People can add their own block lists or remove specific words
Valve is adding a customizable profanity and slur filter to Steam’s chat system. The feature is now available through the Steam Lab beta program, with plans to make it a universal option soon. It filters a default list of commonly used “strong profanity” and slurs for “racial, religious, ethnic, and other identifying groups,” but users can choose to add or remove specific words or upload full block lists of terms.
Steam already censors offensive language across its public platform, including in forum posts and reviews. It’s also implemented an optional profanity filter for specific games, including Counter-Strike: Global Offensive and Destiny 2. The new feature works across Steam’s chat service as well as supported games, and its block lists offer more options than simply enabling or disabling the filter.
The feature notably isn’t actually blocking the profanity or slurs, it’s just letting individual users personally avoid seeing them, while they’ll appear normally to people without the filter. “We do not want to censor users in chat, but rather, empower them to choose what they see from others,” writes Valve in a blog post. That’s consistent with Valve’s overall approach to moderating Steam — it accepts a wide range of games on its storefront, for instance, but urges users to filter their recommendations while shopping.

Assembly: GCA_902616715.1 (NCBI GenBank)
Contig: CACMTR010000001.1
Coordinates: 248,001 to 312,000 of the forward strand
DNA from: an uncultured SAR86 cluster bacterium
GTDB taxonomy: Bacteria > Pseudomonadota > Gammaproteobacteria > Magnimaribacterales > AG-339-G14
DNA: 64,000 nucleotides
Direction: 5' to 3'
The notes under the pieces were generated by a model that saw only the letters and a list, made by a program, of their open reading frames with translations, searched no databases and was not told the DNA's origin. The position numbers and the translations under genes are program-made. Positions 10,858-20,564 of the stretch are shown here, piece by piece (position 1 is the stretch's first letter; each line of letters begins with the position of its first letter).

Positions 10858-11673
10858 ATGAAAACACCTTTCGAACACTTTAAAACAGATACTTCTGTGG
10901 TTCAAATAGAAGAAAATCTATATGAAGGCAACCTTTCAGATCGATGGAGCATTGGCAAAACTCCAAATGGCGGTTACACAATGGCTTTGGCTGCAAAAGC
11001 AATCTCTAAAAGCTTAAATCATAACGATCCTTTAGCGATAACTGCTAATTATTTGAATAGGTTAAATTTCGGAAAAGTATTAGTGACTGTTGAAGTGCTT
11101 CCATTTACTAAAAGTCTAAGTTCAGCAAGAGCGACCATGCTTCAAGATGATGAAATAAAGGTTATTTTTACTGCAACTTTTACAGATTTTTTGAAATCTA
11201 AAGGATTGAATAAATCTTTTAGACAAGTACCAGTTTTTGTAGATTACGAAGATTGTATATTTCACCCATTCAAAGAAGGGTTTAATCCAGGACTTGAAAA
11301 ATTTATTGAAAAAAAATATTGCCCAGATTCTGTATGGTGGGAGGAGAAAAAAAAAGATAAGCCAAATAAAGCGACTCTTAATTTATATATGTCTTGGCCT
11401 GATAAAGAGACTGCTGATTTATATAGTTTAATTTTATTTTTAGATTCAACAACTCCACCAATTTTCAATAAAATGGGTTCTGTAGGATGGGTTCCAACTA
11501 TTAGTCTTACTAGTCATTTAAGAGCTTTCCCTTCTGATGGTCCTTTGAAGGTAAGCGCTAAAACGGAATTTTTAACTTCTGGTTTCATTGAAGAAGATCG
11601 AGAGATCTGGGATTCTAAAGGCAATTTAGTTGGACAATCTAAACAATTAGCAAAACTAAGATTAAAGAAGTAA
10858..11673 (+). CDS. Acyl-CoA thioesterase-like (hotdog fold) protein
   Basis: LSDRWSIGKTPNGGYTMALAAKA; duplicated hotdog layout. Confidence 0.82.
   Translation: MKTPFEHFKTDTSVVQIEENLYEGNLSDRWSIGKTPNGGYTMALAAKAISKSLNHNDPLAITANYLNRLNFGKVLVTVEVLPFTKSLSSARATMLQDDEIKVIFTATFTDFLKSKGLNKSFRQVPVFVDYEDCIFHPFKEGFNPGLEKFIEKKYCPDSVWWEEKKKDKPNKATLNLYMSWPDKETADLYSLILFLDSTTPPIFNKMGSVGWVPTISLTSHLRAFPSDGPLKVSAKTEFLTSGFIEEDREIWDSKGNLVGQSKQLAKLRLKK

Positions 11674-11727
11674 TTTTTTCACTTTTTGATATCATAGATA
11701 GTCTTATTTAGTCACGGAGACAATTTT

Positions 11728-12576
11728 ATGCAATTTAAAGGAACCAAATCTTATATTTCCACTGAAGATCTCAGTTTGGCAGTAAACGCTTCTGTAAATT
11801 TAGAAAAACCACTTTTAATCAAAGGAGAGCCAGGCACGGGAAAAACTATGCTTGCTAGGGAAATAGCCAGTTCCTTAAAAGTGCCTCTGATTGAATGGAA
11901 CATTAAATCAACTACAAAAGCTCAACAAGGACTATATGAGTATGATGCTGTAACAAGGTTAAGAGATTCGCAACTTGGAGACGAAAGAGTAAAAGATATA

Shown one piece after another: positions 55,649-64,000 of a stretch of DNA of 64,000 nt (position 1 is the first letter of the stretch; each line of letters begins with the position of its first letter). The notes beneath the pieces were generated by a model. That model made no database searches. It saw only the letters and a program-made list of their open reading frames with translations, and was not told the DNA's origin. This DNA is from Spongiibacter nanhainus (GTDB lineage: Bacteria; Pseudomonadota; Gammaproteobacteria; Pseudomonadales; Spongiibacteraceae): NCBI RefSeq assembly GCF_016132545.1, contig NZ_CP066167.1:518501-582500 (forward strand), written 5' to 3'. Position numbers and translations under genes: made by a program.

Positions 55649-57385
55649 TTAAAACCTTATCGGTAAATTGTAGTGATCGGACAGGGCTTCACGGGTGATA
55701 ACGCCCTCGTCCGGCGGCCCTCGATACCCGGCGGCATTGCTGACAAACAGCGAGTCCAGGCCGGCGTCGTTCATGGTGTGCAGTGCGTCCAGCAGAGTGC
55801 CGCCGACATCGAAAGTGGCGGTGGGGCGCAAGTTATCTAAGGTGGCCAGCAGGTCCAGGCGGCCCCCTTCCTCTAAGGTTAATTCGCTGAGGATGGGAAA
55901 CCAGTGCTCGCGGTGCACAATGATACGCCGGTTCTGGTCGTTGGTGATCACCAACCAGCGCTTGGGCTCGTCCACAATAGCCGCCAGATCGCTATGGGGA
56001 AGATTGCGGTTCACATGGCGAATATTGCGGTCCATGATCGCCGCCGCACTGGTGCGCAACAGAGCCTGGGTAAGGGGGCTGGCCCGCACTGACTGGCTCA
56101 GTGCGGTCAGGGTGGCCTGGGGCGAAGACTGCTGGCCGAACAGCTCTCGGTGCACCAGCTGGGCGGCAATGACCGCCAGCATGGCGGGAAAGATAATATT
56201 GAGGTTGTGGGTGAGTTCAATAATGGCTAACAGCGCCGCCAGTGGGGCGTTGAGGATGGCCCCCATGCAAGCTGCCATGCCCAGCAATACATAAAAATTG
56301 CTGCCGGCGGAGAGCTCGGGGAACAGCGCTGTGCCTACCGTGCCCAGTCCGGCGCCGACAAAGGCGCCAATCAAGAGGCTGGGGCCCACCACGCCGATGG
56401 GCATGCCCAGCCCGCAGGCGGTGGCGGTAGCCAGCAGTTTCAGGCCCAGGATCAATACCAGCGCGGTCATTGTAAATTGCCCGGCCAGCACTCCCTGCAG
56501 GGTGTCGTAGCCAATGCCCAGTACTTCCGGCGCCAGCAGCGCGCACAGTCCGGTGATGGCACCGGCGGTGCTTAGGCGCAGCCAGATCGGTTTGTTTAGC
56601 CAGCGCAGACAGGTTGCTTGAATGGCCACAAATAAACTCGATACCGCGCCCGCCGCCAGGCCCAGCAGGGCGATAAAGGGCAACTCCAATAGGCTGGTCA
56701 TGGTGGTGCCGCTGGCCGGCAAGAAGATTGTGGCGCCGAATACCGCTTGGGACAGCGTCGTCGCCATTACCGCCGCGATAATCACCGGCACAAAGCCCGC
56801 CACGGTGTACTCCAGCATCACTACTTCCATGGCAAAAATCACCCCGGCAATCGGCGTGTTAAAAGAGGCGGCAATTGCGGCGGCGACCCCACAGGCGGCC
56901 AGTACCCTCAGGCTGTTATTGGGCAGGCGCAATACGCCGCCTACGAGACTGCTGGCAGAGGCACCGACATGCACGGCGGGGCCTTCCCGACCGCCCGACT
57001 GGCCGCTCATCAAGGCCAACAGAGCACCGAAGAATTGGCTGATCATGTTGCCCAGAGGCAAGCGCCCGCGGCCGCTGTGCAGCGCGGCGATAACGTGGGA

Valve may also add the feature to “more forms of user-generated content” in the future. It’s also leaning on users to help organically improve its system by uploading their own filter lists. That might help catch the endlessly evolving terms that trolls use to get around those filters. The current list was apparently built from “a large sample of in-game chat,” and Steam says it can remove around 75 percent of offensive language by filtering “variants of the top 5 most commonly used strongly profane or hateful words.” The number of variations is extremely high, though: “over 56 percent” of the profanity and slurs in its sample were variants of “f” (presumably “fuck”), and another 10 percent were variants of “s” (presumably “shit”).
Valve argues that outright banning words like slurs would cause collateral damage, noting that marginalized groups have reclaimed words that are considered offensive in most contexts. On the other hand, it means that if someone is verbally abusing you in a multiperson chat, other people may still see what they’re saying.
Steam’s strategy of letting users pick what they see hasn’t always worked. Developers expressed frustration with a lack of moderation on discussion boards, for instance, eventually prompting Valve to take a more hands-on approach. Valve says its language filters are in beta so the team can receive feedback on how well they work. “The purpose of this experiment is to understand whether the tools we provide successfully empower users to control the chat content you experience on Steam,” reads the announcement.